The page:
Why napping is my superpower
6 min read

Why napping is my superpower

Why napping is my superpower

I've never had a particularly good relationship with sleep. To be honest I've always been pretty shit at it.

I've always thought it was boring. A waste of time. Why would we go to sleep when there are so many fun things to do?

I actually missed a large chunk of school because of how much I hated sleep, about 50% in fact, which caused a lot of trouble for both me and my family as it turns out schools don't like it when you don't show up. (I also think the entire education system is fundamentally broken so maybe I'll write an article on that another day).

Although not as bad now, I've still had problems with staying up all night, sleeping through alarms, having almost no alertness at work and turning to coffee to save me (there is only so much coffee you can have). I've often turned to skipping out on sleep, not realising the impact it has on my health.

When we went into lockdown I found myself getting better sleep, generally. If I had problems getting to sleep when I had to go into the office the next day, I'd start getting stressed about not waking up to my alarm, thus struggling to get to sleep even more. This was a horrible cycle that led me to going into the office a zombie after 3-4 hours sleep. That stress has now been lifted so I'm finding it easier to get to sleep.

My superpower

However, if there is a time that I struggle to get to sleep and am stuck on less than 8 hours I have discovered a superpower, one that wouldn't be possible without remote working - napping!

If ever I don't have a good night sleep and it comes to around lunchtime and I'm feeling tired, I'll have a 20-minute nap and feel great afterwards. I've since waxed lyrical to people about my new superpower and that they should try it, but I often get the same responses "no I can't nap", "I find it too hard to fall asleep", "I always wake up feeling tired".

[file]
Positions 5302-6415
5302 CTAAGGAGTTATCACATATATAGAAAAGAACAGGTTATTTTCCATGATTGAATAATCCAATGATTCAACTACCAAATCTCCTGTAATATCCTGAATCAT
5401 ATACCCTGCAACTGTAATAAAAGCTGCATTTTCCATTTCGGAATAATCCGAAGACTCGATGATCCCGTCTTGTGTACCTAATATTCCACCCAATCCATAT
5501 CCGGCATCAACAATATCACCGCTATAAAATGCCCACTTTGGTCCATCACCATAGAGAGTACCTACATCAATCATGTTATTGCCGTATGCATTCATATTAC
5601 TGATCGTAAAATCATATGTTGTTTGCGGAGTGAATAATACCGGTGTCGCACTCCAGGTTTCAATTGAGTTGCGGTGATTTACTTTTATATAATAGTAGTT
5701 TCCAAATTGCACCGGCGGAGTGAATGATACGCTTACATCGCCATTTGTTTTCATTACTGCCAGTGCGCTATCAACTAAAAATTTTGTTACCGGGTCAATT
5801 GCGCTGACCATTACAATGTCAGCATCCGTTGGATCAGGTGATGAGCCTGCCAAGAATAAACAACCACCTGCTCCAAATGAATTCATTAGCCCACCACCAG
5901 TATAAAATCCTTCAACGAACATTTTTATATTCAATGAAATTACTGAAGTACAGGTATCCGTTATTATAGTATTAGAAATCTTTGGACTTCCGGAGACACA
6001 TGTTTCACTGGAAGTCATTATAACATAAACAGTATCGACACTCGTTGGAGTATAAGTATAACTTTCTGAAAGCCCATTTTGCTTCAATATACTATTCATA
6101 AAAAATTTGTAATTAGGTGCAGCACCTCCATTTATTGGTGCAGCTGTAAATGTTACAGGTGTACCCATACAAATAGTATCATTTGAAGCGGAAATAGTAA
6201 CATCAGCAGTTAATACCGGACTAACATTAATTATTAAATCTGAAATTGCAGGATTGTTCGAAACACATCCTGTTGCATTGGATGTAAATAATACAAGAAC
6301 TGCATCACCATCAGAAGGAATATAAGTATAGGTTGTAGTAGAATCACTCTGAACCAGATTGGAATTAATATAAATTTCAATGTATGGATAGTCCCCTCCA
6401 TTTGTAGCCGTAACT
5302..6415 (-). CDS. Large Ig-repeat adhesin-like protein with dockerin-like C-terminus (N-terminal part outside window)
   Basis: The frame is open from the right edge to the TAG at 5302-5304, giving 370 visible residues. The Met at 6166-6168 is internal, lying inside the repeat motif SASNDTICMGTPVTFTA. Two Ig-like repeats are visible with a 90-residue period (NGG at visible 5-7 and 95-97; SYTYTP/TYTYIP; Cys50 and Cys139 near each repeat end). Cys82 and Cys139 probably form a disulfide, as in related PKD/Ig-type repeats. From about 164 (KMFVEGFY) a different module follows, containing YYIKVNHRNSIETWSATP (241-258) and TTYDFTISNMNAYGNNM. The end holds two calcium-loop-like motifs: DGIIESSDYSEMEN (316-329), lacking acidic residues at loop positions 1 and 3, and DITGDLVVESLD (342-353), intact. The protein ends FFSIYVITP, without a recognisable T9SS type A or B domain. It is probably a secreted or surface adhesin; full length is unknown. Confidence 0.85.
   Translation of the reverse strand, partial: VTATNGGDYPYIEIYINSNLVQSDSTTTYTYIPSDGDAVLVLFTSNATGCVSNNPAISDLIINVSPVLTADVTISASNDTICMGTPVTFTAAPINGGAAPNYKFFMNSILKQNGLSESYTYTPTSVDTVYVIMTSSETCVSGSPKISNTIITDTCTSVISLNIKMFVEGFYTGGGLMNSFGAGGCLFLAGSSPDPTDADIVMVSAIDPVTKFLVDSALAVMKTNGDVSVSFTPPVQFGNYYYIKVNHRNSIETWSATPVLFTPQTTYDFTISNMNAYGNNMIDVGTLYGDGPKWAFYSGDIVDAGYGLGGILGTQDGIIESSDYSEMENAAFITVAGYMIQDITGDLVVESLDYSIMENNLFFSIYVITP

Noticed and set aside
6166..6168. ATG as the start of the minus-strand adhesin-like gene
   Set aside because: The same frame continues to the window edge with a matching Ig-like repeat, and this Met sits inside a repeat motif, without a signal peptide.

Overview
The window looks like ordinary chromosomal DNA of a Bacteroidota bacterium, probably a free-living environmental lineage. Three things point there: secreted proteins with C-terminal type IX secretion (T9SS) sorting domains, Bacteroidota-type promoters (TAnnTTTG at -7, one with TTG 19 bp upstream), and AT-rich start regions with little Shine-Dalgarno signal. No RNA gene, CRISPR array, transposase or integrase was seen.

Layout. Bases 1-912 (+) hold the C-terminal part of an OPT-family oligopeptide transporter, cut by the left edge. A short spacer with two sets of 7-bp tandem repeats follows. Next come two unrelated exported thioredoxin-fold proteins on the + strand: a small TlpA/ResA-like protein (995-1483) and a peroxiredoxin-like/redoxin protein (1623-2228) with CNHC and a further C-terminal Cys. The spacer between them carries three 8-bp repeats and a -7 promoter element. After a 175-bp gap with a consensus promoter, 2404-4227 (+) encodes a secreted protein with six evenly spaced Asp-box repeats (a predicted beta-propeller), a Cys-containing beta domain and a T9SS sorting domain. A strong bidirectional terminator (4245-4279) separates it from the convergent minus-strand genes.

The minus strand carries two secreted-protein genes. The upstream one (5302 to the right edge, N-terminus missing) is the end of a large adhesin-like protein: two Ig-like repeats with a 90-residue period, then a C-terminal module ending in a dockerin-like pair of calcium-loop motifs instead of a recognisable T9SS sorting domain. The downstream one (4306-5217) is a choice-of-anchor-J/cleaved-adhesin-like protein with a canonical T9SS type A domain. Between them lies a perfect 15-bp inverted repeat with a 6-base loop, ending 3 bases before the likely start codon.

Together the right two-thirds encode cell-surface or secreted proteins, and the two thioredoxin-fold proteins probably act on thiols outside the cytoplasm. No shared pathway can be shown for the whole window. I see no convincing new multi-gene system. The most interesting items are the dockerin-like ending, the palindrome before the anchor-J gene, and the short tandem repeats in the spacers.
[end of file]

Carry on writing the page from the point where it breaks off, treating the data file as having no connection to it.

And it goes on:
I was baffled because I knew what these people were missing out on. I decided to dive in a little further about napping, why I find it so useful and if there is an actual technique to reap the benefits of it. I started looking into a few resources and here's what I found.

What makes us tired?

Matthew Walker is the author of Why We Sleep, and I've found many of his book and many ofhis videos to be useful. This man knows a lot about sleep and I'm here for it.

It might be good to quickly explain what makes us tired. Throughout the day, we build up a chemical called adenosine in our brain that makes us tired. When we sleep, our bodies start to clear out that chemical which makes us feel less sleepy and refreshed. Naps help clear out some of that chemical.

Here's a short snippet where Matthew talks about naps and it's all good! He's mentioning the power of long, 90-minute naps where you can get the benefits of a full REM cycle, but shorter naps also still have their benefits.

Ever wondered why the Spanish have a Siesta? That nap that often happens anywhere between 2-5pm. Not only is it a cultural thing, but it's also a physical thing too. Matthew mentions in the clip the difference between 'monophasic' sleep and 'bi-phasic' sleep, with the former being having one sleep every 24 hours, and the latter being two sleeps in that same period.